Chris Sampson’s journal round-up for 7th May 2018

Every Monday our authors provide a round-up of some of the most recently published peer reviewed articles from the field. We don’t cover everything, or even what’s most important – just a few papers that have interested the author. Visit our Resources page for links to more journals or follow the HealthEconBot. If you’d like to write one of our weekly journal round-ups, get in touch.

Building an international health economics teaching network. Health Economics [PubMedPublished 2nd May 2018

The teaching on my health economics MSc (at Sheffield) was very effective. Experts from our subdiscipline equipped me with the skills that I went on to use on a daily basis in my first job, and to this day. But not everyone gets the same opportunity. And there were only 8 people on my course. Part of the background to the new movement described in this editorial is the observation that demand for health economists outstrips supply. Great for us jobbing health economists, but suboptimal for society. The shortfall has given rise to people teaching health economics (or rather, economic evaluation methods) without any real training in economics. The main purpose of this editorial is to call on health economists (that’s me and you) to pull our weight and contribute to a collective effort to share, improve, and ultimately deliver high-quality teaching resources. The Health Economics education website, which is now being adopted by iHEA, should be the starting point. And there’s now a Teaching Health Economics Special Interest Group. So chip in! This paper got me thinking about how the blog could play its part in contributing to the infrastructure of health economics teaching, so expect to see some developments on that front.

Including future consumption and production in economic evaluation of interventions that save life-years: commentary. PharmacoEconomics – Open [PubMed] Published 30th April 2018

When people live longer, they spend their extra life-years consuming and producing. How much consuming and producing they do affects social welfare. The authors of this commentary are very clear about the point they wish to make, so I’ll just quote them: “All else equal, a given number of quality-adjusted life-years (QALYs) from life prolongation will normally be more costly from a societal perspective than the same number of QALYs from programmes that improve quality of life”. This is because (in high-income countries) most people whose life can be extended are elderly, so they’re not very productive. They’re likely to create a net cost for society (given how we measure value). Asserting that the cost is ‘worth it’ at any level, or simply ignoring the matter, isn’t really good enough because providing life extension will be at the expense of some life-improving treatments which may – were these costs taken into account – improve social welfare. The authors’ estimates suggest that the societal cost of life-extension is far greater than current methods admit. Consumption costs and production gains should be estimated and should be given some weight in decision-making. The question is not whether we should measure consumption costs and production gains – clearly, we should. The question is what weight they ought to be given in decision-making.

Methods for the economic evaluation of changes to the organisation and delivery of health services: principal challenges and recommendations. Health Economics, Policy and Law [PubMedPublished 20th April 2018

The late, great, Alan Maynard liked to speak about redisorganisations in the NHS: large-scale changes to the way services are organised and delivered, usually without a supporting evidence base. This problem extends to smaller-scale service delivery interventions. There’s no requirement for policy-makers to demonstrate that changes will be cost-effective. This paper explains why applying methods of health technology assessment to service interventions can be tricky. The causal chain of effects may be less clear when interventions are applied at the organisational level rather than individual level, and the results will be heavily dependent on the present context. The author outlines five challenges in conducting economic evaluations for service interventions: i) conducting ex-ante evaluations, ii) evaluating impact in terms of QALYs, iii) assessing costs and opportunity costs, iv) accounting for spillover effects, and v) generalisability. Those identified as most limiting right now are the challenges associated with estimating costs and QALYs. Cost data aren’t likely to be readily available at the individual level and may not be easily identifiable and divisible. So top-down programme-level costs may be all we have to work with, and they may lack precision. QALYs may be ‘attached’ to service interventions by applying a tariff to individual patients or by supplementing the analysis with simulation modelling. But more methodological development is still needed. And until we figure it out, health spending is likely to suffer from allocative inefficiencies.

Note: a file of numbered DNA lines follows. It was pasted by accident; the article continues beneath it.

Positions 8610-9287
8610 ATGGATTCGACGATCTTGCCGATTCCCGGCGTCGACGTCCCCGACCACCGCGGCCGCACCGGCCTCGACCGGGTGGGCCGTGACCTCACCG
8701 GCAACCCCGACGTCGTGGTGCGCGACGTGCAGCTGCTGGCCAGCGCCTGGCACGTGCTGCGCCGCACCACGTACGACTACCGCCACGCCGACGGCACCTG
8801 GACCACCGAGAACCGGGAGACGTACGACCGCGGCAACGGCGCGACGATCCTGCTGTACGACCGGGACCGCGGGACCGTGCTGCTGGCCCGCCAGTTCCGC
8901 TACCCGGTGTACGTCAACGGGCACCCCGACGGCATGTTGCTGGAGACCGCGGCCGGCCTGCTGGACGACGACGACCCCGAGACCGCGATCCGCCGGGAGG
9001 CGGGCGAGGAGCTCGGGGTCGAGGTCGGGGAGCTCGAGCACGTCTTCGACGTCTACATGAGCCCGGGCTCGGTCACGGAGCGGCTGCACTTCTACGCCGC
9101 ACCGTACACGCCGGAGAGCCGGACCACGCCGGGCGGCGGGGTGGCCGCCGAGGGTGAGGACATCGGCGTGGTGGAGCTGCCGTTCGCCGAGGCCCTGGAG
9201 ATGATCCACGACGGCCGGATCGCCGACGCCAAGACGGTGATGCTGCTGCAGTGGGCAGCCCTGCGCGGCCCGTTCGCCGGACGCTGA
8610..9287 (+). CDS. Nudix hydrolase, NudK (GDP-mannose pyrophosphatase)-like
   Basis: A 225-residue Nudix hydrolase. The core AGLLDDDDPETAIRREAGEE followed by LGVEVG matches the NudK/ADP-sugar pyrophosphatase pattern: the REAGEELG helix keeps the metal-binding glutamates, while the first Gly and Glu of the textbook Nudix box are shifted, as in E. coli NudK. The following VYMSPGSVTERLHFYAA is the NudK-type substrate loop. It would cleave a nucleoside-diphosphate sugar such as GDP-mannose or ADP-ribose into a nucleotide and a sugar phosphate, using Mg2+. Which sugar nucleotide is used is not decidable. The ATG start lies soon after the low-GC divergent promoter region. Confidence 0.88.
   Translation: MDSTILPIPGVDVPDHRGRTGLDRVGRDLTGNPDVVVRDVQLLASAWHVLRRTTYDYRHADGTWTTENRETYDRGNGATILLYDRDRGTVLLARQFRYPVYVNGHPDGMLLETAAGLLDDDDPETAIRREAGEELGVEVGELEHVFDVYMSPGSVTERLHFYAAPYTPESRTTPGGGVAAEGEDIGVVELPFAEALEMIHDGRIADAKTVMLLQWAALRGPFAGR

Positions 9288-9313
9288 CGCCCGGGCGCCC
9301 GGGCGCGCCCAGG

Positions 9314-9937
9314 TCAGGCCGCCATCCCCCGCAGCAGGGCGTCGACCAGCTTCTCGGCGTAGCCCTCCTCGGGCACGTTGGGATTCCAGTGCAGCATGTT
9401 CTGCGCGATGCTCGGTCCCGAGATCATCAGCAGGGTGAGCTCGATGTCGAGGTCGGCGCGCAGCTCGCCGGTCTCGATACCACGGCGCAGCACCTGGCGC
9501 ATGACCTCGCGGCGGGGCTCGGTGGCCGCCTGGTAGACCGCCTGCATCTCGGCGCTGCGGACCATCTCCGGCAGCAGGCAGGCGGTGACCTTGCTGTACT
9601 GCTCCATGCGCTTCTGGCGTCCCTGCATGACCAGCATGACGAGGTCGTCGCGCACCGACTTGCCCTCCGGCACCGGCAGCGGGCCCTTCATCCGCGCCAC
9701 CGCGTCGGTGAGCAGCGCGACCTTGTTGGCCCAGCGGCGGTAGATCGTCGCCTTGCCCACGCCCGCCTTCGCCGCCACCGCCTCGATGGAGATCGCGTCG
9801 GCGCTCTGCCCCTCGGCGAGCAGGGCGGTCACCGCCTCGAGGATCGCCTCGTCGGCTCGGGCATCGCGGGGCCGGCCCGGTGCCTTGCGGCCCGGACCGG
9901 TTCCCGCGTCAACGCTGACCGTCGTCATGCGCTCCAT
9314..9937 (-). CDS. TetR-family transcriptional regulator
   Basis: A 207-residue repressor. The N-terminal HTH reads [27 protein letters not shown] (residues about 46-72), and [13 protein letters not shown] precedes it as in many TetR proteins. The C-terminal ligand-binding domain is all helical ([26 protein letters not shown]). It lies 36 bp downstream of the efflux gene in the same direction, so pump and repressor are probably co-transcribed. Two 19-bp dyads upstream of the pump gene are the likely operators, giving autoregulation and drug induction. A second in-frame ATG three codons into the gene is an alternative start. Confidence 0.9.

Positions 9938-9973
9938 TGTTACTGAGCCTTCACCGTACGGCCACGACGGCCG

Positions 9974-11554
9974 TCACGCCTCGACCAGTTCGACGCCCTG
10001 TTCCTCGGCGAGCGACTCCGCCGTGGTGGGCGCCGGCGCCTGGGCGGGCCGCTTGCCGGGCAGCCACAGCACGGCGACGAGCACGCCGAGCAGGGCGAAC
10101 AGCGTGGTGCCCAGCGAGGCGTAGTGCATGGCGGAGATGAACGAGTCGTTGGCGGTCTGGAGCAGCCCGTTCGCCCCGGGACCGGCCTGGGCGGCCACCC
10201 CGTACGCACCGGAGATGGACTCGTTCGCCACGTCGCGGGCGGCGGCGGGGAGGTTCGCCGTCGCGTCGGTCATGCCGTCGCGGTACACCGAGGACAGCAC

Vog: using volcanic eruptions to estimate the health costs of particulates. The Economic Journal [RePEc] Published 12th April 2018

As sources of random shocks to a system go, a volcanic eruption is pretty good. A major policy concern around the world – particularly in big cities – is the impact of pollution. But the short-term impact of particulate pollution is difficult to identify because there is high correlation amongst pollutants. In this study, the authors use the eruption activity of Kīlauea on the island of Hawaiʻi as a source of variation in particulate pollution. Vog – volcanic smog – includes sulphur dioxide and is similar to particulate pollution in cities, but the fact that Hawaiʻi does not have the same levels of industrial pollutants means that the authors can more cleanly identify the impact on health outcomes. In 2008 there was a big increase in Kīlauea’s emissions when a new vent opened, and the level of emissions fluctuates daily, so there’s plenty of variation to play with. The authors have two main sources of data: emergency admissions (and their associated charges) and air quality data. A parsimonious OLS model is used to estimate the impact of air quality on the total number of admissions for a given day in a given region, with fixed effects for region and date. An instrumental variable approach is also used, which looks at air quality on a neighbouring island and uses wind direction to specify the instrumental variable. The authors find that pulmonary-related emergency admissions increased with pollution levels. Looking at the instrumental variable analysis, a one standard deviation increase in particulate pollution results in 23-36% more pulmonary-related emergency visits (depending on which measure of particulate pollution is being used). Importantly, there’s no impact on fractures, which we wouldn’t expect to be influenced by the particulate pollution. The impact is greatest for babies and young children. And it’s worth bearing in mind that avoidance behaviours – e.g. people staying indoors on ‘voggy’ days – are likely to reduce the impact of the pollution. Despite the apparent lack of similarity between Hawaiʻi and – for example – London, this study provides strong evidence that policy-makers should consider the potential savings to the health service when tackling particulate pollution.